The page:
We spent much of the morning looking at our experiment treatment sites that Nichole Barger, Mike Cramer, and Walter Tschinkel originally set up in 2015. The experiment tests a few of the hypotheses (see post 1) for why fairy circles might form. We test these multiple competing hypotheses by trying to do the opposite of creating fairy circles— in other words, we are trying to “kill” them. The idea is to apply different treatments and see which ones allow fairy circles to fill in with new recruits (thus killing the fairy circles as they fill with grass, removing any spatial patterning).
A Little Background
In a fenced in area that was initially created to keep the animals from ruining any equipment, Nichole, Mike, and Walter applied a treatment of water or water + fertilizer to some of the circles. Others were left alone as controls. And still others were treated with an insecticide to kill the termites within the circles.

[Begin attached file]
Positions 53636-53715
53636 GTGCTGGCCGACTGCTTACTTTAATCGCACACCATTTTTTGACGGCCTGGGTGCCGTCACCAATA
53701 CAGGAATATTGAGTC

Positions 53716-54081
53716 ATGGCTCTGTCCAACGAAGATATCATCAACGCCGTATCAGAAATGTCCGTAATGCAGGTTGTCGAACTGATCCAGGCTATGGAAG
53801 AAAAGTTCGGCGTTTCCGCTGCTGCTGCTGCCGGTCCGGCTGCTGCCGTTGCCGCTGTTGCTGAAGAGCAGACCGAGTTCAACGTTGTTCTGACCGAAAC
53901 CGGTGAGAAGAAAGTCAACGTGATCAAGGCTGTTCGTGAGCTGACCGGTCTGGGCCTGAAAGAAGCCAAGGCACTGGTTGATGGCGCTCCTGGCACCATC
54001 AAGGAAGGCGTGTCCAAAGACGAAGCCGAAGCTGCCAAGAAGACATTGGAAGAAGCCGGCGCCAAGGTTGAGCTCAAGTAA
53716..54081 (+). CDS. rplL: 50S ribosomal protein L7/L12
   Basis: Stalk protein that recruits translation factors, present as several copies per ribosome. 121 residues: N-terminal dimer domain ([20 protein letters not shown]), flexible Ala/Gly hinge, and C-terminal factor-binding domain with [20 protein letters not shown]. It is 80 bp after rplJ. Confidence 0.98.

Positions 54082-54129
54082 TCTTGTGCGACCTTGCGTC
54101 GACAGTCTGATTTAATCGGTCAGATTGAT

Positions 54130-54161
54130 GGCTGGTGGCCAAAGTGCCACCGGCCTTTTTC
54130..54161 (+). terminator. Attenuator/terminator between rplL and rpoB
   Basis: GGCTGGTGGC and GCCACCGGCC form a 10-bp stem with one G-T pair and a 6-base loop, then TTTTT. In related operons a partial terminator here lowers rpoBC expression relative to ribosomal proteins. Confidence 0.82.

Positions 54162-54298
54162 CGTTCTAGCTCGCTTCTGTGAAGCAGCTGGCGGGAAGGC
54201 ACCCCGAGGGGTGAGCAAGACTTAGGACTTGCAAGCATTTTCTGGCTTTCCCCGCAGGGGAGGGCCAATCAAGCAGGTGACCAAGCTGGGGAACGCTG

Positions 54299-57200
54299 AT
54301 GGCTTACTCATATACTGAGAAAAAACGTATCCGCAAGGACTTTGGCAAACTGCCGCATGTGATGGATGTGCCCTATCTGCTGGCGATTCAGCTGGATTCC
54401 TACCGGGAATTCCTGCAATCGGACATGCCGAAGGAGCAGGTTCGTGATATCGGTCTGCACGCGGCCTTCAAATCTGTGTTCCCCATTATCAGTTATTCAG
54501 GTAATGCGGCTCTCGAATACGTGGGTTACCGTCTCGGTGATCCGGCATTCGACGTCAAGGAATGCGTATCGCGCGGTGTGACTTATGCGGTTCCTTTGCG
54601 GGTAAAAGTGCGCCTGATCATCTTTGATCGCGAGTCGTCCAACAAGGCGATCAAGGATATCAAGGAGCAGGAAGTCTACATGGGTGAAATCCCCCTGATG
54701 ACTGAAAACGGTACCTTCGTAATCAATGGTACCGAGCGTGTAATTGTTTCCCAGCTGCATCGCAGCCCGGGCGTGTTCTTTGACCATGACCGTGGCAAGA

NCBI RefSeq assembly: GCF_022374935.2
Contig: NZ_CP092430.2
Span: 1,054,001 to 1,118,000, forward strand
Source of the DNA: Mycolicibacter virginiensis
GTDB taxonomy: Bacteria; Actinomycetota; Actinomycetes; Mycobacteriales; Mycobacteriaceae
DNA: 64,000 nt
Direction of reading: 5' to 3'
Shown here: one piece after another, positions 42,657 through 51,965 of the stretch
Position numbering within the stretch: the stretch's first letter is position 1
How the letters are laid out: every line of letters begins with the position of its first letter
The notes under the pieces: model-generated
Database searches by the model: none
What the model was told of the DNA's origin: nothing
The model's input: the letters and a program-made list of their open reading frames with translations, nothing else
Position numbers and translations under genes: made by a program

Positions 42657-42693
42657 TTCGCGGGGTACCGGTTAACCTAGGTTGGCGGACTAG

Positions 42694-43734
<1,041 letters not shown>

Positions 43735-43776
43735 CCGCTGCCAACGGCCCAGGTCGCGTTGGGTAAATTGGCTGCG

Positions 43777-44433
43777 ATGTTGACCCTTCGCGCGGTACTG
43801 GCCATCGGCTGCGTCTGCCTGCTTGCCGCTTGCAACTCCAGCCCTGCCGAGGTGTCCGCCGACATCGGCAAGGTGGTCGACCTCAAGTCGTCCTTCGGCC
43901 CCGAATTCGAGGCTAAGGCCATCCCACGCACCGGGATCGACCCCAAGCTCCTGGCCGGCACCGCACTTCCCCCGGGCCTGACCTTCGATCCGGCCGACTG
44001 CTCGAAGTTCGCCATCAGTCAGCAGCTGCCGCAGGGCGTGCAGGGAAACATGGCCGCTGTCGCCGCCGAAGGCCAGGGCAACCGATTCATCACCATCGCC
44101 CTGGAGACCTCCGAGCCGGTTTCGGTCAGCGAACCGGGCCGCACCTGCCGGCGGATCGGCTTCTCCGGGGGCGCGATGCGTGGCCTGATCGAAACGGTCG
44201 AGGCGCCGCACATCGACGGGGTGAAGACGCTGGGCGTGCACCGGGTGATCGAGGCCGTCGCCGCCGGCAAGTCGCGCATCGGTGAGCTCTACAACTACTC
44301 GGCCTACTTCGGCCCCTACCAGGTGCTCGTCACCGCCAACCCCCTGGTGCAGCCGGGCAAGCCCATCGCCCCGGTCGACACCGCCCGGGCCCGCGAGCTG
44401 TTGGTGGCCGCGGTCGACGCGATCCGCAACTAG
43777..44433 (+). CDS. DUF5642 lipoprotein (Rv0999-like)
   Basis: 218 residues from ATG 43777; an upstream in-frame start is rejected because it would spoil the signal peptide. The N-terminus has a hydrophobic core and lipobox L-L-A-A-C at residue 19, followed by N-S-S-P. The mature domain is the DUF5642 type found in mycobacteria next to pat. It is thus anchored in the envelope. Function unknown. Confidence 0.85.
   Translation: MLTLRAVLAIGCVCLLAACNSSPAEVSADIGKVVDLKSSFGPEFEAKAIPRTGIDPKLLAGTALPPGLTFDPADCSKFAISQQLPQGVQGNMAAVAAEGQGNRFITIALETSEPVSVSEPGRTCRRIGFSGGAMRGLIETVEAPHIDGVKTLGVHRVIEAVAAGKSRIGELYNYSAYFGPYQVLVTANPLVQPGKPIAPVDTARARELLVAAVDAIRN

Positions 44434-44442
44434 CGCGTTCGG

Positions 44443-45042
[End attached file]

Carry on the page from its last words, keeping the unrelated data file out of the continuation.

Outside of the fence, we have additional control sites that received no treatments and are accessible to herbivores (mainly Gemsbok Oryx, Springbox Oryx and zebra here).
The site was set-up approximately a year into the drought. Since then, it hasn’t received any measurable rainfall until just a month ago or so—the reason for this trip.
The Current Story
After getting the lay-of-the-land, we were excited to return to the sites and scope them out. While the next several days are devoted to more detailed measurements, we wanted to stop by right away and just get a sense for what had happened to the circles. Our first circle looked similar to back in 2015…but as we walked around, it became clear about 2/3 of the circles within the fence have started filling in. Some have a few young recruits in the center, while others have many, many recruits!
Surprisingly, we didn’t notice a strong signal of any of the treatments within the fence, though maybe one for the watering + nutrient treatment.
The striking pattern is that herbivores seem to play a critical role in maintaining fairy circles. None of the circles outside of the fence have recruits within them, but many of those inside the fence are filling in—even in the controls! Herbivores indeed seem to be playing a critical—and perhaps overlooked—role in this system. While they likely don’t create fairy circles, our first stop at the site seems to say that they definitely do help promote the long lifespan of fairy circles. We are heading back to the site tomorrow to begin collecting more detailed measurements.